“I believe that there are a lot more senses. We haven't identified them and we don't use them. I think by identifying them we would begin to turn them on, as it were. You see, I think there is a sense of pressure, a sense of balance, a sense of rhythm, a sense of movement, a sense of life, a sense of warmth, even a sense of self, which psychology is beginning to recognise.” That is a lot of senses and a lot of factors for landlords to consider when renting a space. Is it oppressing or is it comforting? Is it inviting?

Human experience is multi-sensory

Maxwell highlights what most of us forget: architecture can impart feelings that will vary from one person to the next. Why? Because we perceive certain architectural atmospheres differently and that is an important aspect to keep in mind when leasing a commercial space.

The hands want to see, the eyes want to caress


It is not necessary to design for all senses at once of course but landlords should understand a space can be stimulating in more ways than one. Envision your space like a finely tuned instrument that can interact with its occupants through a wide array of senses. Who is your target and what can you do to find satisfied tenants faster? Design for the senses.

We asked Justine Bourland what building she would like to bring her Time Machine into and she said the Opera House of Sydney. “I can imagine the device would reveal a certain calmness at the start of the visit and excitement at the end, when the user finally walks into the main hall while listening to the musicians play, surrounded by this architectural masterpiece”.

If the Time Machine were yours, would you dare to use it in the commercial property you are renting? What do you think the results would be?

The green wall gains popularity in the workplace

Green wall inside Slack's Vancouver offices

As the green wall becomes more and more present in the workplace, we take a look at some of the most inspiring offices that feature living walls.

Last month, we discussed the benefits of green walls in your workplace. Today, we take a look at 15 offices that have used greenery to their advantage.

Whether it be a creative studio, a co-working space or a law firm, green walls are a surefire way to give your tired office a new lease of life.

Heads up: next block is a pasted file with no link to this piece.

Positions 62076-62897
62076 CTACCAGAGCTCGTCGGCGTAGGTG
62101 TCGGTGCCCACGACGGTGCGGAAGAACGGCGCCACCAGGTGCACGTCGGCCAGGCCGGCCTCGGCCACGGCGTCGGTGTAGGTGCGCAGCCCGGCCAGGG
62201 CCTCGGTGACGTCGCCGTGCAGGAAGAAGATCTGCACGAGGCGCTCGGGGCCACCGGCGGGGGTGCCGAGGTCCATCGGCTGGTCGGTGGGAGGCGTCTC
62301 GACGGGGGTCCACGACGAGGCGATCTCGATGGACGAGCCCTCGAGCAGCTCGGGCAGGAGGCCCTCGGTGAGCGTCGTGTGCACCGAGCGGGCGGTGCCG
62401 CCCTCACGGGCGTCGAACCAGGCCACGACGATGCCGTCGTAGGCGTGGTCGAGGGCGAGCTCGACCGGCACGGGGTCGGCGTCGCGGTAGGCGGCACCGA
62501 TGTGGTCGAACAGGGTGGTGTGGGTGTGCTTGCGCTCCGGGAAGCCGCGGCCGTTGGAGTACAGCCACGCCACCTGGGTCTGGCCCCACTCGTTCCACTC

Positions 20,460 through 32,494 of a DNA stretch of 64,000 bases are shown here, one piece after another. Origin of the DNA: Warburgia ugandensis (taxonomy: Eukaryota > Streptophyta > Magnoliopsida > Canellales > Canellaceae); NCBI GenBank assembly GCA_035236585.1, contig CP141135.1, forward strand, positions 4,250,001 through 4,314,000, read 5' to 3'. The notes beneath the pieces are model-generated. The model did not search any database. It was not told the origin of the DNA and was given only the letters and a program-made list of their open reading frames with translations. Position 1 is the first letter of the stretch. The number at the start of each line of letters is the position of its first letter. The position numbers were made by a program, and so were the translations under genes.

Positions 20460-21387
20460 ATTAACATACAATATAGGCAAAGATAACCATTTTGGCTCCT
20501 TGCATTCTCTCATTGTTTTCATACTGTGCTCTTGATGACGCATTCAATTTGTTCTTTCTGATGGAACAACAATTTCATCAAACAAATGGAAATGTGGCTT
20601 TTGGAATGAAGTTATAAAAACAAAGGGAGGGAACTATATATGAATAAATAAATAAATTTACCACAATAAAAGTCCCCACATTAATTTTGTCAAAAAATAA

They make for great room dividers in large open plan offices, they can act as a refreshing backdrop in your meeting area or waiting room, and if you lack the space (or budget), you can always replace a poster or two with bright green, wall-mounted planters.

Don't know where to start? Here are four ways to use living walls in the workplace.

1. Uplift the reception area

Office reception area with a living wall
Fuschia pink and natural green blend in inside Microsoft's Building 44 office reception area. By  ZGF Architects
Etsy Brooklin office by Gensler
Etsy's office in Brooklyn, New York features green walls and colourful ceiling decorations. By Gensler
Large green wall in Boston office
The Sonos offices in Boston feature a large green wall in a double-height space. By IA Interior Architects
Waiting area with green wall
Eclectic waiting area with industrial elements and a lush green wall inside Maritime data analytics firm Windward's Tel Aviv office by Roy David Studio

2. Freshen up the office lobby

Large atrium with living wall
Large living wall inside Yoga clothing retailer Lululemon Athletica's office atrium in Vancouver, British Columbia. By Gustavson Wylie Architects
Insurance law firm office with living walls
Sculptural staircase and mini green walls punctuate the waiting area at insurance law firm Wotton + Kearney. By futurespace
Green wall inside Slack's Vancouver offices
Exposed brick walls, contemporary lighting and a bright living wall inside Slack's office Vancouver, British Columbia. By Leckie Studio

3. Infuse character into the breakout area

vistaprint office with a living wall
Contemporary breakout area with a green wall at Cimpress and Vistaprint. By Margulies Perruzzi Architects
Breakout area with green wall inside coworking office Hong Kong
Coworking office The Work Project in Hong Kong boasts an eye-catching green wall. By Bean Buro
Breakout area with green wall
Collaborative space with a green wall divider inside Multinational food and beverage company Mondelez International Madrid office. By Areazero 2.0
Skyscanner Budapest office
Skyscanner's Budapest office is bursting with greenery. By Madilancos Studio

4. Spruce up the common areas

breakout area with a green wall
Colourful furniture and well-lit green walls at Facebook's Tel Aviv headquarters. By Setter Architects
Green walls at BKM headquarters
Green accents add personality inside BKM headquarters by Hollander Design Group
Yandex office replete with living walls
Living walls inside tech company Yandex in Moscow. By Atrium

The history of coworking – how did we get here?

A work trend long on the rise, coworking and the concept of office-sharing isn't as new as you might think.